But the inability of man to possess, or to enter, the kingdom of God, is twofold; for while corruptible flesh and blood cannot inherit it, neither can the unrighteous. "Be not deceived", says Paul; "the unrighteous shall not inherit the kingdom of God." (1 Cor. 6:9) The unrighteous are as putrescent of heart as they are of flesh. The saints cannot inherit the kingdom until they cease to be flesh and blood; and sinners cannot inherit it, until they cease to be unrighteous as well: thus, there is but one hindrance to saints, but two obstacles in the way of sinners -- for, "sinners shall not stand in the congregation of the righteous". (Ps. 1:5) The being begotten from above, therefore, has relation to the begettal of a sinner to God's righteousness, that, like Jesus, the great exemplar of the faith, he may fulfil that righteousness in being born of water. "Of his own will the Father of lights begat us by the word of truth, that we might be a kind of first-fruits of his creatures." (James 1:17,18) In these words, James teaches us that God is the begetter; and "the word of truth" the means by which He begets the first-fruits of His creatures -- the first-fruits who are to attain to eternal life and glory, before the general harvest of the sons of Adam. This word of truth is "the word of the kingdom", (Matt. 13:19) which, as good seed, is sown into honest and good hearts. Referring to this, Peter says, "begotten again of incorruptible seed through the word of the living God, abiding even unto the age, and preached as gospel unto you". (1 Pet. 1:23,25) Now, every one that believes this gospel with full assurance of faith, is begotten of the Father of lights; that is, "from above": and in proof of it, they "purify their souls in the obedience of the truth through the Spirit". (1 Pet. 1:22) The words I speak unto you are spirit and are life"; (John 6:63) says Jesus; and it is such words that bring honest hearts to "the obedience of the faith", (Rom. 16:26) for which purpose the gospel was ordered to be preached. A man found in the obedience of the truth is one who believes the gospel of the kingdom, and has been baptized, according to the wholesome words of the Lord Jesus. The apostle addressed such a one as washed, sanctified, and justified. Thus, "Know ye not that the unrighteous shall not inherit the kingdom of God? Be not deceived: neither fornicators, idolators, adulterers, effeminate, abusers of themselves with mankind, thieves, covetous, drunkards, revilers, nor extortioners, shall inherit the kingdom of God. And such were some of you; but ye are washed, but ye are sanctified, but ye are justified in the name of the Lord Jesus, and by the spirit of our God". (1 Cor. 6:9-11) This is equivalent to saying they had been born of water and of spirit; for in the days of the apostles, believers in the kingdom were baptized into the name of the Lord Jesus, and so found in him and in his name; and I find no place in God's book where this old-fashioned custom has been abolished.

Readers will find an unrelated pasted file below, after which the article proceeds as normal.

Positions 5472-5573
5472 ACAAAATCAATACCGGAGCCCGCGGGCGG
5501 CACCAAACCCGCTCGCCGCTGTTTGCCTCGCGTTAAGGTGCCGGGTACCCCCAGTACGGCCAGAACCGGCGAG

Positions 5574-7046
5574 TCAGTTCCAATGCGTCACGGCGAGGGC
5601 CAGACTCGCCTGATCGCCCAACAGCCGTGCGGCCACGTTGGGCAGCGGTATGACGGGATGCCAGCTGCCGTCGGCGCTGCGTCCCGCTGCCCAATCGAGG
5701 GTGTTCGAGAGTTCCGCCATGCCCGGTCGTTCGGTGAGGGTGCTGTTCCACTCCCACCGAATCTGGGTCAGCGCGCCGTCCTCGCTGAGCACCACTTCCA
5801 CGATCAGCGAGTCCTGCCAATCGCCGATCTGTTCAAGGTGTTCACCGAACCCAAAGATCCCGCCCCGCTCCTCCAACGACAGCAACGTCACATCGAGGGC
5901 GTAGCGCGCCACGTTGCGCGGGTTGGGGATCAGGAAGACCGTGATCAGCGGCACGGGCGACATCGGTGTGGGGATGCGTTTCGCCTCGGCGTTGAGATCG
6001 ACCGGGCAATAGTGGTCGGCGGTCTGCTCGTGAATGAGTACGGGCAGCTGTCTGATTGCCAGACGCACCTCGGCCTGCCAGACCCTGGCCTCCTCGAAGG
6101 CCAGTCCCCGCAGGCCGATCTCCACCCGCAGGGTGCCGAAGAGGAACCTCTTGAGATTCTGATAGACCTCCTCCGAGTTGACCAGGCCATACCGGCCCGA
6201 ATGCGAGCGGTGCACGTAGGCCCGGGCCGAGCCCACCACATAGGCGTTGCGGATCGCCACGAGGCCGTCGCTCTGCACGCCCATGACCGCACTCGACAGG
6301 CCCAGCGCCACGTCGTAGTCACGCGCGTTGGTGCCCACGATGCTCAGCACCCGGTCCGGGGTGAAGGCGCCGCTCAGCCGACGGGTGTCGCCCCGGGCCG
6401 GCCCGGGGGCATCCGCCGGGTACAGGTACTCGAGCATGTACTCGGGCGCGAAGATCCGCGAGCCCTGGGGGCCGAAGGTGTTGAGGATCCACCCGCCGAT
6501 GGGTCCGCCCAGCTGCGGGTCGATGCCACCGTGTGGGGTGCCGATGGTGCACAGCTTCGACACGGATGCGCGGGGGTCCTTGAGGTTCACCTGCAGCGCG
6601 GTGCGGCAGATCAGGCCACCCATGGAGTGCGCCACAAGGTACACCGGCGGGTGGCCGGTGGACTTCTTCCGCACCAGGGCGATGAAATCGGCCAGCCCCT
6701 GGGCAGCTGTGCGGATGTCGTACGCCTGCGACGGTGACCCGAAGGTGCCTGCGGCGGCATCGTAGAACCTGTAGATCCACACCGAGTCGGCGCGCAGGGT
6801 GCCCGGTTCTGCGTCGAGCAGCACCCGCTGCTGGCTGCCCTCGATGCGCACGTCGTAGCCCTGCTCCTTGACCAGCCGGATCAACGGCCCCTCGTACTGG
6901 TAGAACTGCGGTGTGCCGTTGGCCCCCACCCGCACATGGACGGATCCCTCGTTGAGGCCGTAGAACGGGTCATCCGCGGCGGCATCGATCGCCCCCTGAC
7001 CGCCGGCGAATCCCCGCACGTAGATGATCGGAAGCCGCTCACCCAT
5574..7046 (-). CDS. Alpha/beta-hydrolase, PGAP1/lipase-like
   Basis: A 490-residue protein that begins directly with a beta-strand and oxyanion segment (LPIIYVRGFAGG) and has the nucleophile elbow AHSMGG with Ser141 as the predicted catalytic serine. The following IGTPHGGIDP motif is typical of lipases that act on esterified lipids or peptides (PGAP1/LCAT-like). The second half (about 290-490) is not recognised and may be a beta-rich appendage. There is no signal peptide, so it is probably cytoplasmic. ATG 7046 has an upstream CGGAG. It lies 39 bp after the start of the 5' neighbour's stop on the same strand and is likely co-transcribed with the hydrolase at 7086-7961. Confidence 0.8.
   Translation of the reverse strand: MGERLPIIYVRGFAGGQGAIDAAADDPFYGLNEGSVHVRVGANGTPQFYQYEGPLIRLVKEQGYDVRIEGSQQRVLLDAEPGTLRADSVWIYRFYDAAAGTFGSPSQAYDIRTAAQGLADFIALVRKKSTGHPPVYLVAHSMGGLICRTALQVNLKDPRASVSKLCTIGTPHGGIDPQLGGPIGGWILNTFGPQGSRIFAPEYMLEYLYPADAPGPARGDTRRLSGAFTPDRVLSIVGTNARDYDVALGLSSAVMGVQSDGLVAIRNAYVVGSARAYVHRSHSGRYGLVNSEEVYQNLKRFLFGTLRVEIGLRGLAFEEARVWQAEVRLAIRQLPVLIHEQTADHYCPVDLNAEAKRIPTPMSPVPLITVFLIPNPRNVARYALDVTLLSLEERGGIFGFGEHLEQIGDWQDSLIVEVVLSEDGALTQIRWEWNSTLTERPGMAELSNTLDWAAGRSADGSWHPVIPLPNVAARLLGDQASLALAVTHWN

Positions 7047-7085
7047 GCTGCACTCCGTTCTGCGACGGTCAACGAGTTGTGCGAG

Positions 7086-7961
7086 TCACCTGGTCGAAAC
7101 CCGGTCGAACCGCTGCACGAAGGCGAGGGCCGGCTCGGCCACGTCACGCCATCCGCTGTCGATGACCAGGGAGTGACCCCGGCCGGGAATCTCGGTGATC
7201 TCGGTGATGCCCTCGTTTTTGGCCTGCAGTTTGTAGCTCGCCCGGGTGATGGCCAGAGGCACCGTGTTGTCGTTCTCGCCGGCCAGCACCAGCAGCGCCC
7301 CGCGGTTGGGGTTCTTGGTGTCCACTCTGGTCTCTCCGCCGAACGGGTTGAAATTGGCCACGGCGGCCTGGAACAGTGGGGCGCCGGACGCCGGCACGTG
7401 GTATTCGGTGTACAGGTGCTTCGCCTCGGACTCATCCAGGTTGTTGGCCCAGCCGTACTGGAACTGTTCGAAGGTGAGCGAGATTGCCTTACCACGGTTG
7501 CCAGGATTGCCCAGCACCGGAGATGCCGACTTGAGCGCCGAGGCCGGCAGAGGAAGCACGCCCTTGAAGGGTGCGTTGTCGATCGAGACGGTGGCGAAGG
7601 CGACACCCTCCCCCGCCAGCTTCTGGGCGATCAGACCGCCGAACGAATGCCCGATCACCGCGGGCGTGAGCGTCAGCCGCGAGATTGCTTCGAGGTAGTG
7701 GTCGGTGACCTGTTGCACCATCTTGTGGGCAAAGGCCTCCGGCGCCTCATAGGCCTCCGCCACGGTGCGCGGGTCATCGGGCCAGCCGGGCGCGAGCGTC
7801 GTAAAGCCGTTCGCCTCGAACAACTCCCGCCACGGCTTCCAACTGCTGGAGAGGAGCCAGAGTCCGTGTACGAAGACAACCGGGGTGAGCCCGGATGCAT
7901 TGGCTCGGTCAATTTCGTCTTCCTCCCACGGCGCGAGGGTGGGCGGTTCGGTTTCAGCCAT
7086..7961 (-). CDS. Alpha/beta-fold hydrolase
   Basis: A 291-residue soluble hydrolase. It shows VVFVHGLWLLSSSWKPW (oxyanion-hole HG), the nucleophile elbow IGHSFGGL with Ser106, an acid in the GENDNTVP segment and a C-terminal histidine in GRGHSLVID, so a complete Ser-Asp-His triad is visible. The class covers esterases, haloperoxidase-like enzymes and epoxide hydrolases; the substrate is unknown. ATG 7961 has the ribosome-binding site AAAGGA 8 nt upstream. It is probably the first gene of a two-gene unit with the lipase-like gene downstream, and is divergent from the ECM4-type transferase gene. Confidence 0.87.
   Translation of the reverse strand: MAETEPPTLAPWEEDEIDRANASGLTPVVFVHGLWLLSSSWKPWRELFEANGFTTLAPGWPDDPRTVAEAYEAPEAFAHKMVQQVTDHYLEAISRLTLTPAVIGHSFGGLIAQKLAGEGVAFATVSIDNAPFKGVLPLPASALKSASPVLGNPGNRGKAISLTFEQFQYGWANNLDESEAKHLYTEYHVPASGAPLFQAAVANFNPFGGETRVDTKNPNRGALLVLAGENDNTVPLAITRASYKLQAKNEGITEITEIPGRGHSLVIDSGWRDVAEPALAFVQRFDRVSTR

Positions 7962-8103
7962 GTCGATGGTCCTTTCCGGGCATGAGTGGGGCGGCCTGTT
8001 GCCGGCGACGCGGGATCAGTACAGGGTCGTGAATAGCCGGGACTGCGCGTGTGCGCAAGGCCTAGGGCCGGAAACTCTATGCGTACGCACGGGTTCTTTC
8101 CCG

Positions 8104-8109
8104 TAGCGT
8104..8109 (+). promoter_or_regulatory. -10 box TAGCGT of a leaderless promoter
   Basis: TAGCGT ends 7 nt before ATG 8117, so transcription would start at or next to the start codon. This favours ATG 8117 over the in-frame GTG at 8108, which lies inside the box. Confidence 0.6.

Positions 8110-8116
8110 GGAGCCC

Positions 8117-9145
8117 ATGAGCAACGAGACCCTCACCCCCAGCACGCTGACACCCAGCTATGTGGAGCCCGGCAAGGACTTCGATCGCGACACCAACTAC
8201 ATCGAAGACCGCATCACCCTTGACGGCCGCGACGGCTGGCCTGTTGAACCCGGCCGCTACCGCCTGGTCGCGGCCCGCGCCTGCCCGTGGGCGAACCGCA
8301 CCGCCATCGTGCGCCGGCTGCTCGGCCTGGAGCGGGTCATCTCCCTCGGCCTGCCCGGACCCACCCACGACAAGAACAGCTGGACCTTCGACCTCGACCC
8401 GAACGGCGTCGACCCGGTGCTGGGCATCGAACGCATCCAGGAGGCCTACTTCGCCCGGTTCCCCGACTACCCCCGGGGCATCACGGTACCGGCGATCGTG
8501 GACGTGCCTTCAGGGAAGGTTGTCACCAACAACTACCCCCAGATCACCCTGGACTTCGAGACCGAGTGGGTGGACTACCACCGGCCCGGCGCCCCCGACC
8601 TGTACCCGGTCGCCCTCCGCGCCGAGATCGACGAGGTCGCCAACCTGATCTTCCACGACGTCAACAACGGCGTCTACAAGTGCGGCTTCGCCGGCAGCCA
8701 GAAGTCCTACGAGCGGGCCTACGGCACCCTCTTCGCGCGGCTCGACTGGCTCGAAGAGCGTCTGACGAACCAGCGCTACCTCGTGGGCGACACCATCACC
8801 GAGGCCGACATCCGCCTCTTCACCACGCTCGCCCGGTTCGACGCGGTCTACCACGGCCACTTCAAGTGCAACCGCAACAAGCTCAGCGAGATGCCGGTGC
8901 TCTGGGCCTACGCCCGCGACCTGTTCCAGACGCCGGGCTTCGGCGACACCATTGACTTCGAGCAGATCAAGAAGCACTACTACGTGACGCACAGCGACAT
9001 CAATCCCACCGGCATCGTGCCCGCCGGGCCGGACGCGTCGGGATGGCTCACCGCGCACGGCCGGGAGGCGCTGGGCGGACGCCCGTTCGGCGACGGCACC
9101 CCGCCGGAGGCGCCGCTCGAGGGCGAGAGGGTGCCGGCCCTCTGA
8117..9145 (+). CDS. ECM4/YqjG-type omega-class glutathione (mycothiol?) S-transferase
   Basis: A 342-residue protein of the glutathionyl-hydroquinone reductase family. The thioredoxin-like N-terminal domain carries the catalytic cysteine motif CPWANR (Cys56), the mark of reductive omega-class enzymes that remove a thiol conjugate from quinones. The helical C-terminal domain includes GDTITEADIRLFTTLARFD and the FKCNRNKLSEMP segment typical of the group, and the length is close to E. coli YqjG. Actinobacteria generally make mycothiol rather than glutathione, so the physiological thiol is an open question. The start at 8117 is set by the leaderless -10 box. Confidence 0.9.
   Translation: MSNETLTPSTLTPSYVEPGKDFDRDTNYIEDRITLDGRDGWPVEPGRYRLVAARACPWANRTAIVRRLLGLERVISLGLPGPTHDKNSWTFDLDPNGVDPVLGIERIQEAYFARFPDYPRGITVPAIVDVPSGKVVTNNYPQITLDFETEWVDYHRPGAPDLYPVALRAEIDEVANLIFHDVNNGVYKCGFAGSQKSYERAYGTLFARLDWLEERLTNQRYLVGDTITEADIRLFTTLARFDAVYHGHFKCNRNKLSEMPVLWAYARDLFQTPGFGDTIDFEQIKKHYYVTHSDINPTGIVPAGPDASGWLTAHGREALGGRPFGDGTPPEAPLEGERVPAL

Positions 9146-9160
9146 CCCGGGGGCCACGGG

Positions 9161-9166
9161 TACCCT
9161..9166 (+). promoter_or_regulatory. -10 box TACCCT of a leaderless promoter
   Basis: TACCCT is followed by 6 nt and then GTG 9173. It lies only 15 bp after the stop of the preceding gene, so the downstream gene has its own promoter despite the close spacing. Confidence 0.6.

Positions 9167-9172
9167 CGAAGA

This being begotten from above, then, leads to a twofold birth from below -first, from water; and secondly, from the grave: and the one is as necessary as the other to the entering of the kingdom of God. "He that believes the gospel and is baptized shall be saved." (Mark 16:16) He that spake these words also said, "Except a man be born out of water and spirit he cannot enter into the kingdom of God" (John 3:5) -- and he that enters not into that kingdom is a lost man. A man not begotten from above is "alienated from the life of God through the ignorance that is in him"; (Eph. 4:18) he is "dead in trespasses and in sins"; (Eph. 2:1) he is not in Christ: he is (even though an immersed man) unwashed, unsanctified, and unjustified. The first thing is to believe the gospel of the kingdom; and then to put on Christ by being introduced into his name. This is the first effectual move towards glory, honour, incorruptibility, and life in the kingdom of God. What remains is, "Be faithful unto death, and Christ will give thee a crown of life", (Rev. 2:10) when he unlocks the gates ofthe unseen, and wakes his sleeping brethren from the dust. Their regeneration then will be complete, but not before. Awake, they once more stand upon the earth; no longer, however, flesh and blood, but flesh, bones and spirit, as the Lord the spirit, and "equal to the angels", (Luke 20:36) and therefore deathless, and fit for the kingdom of God.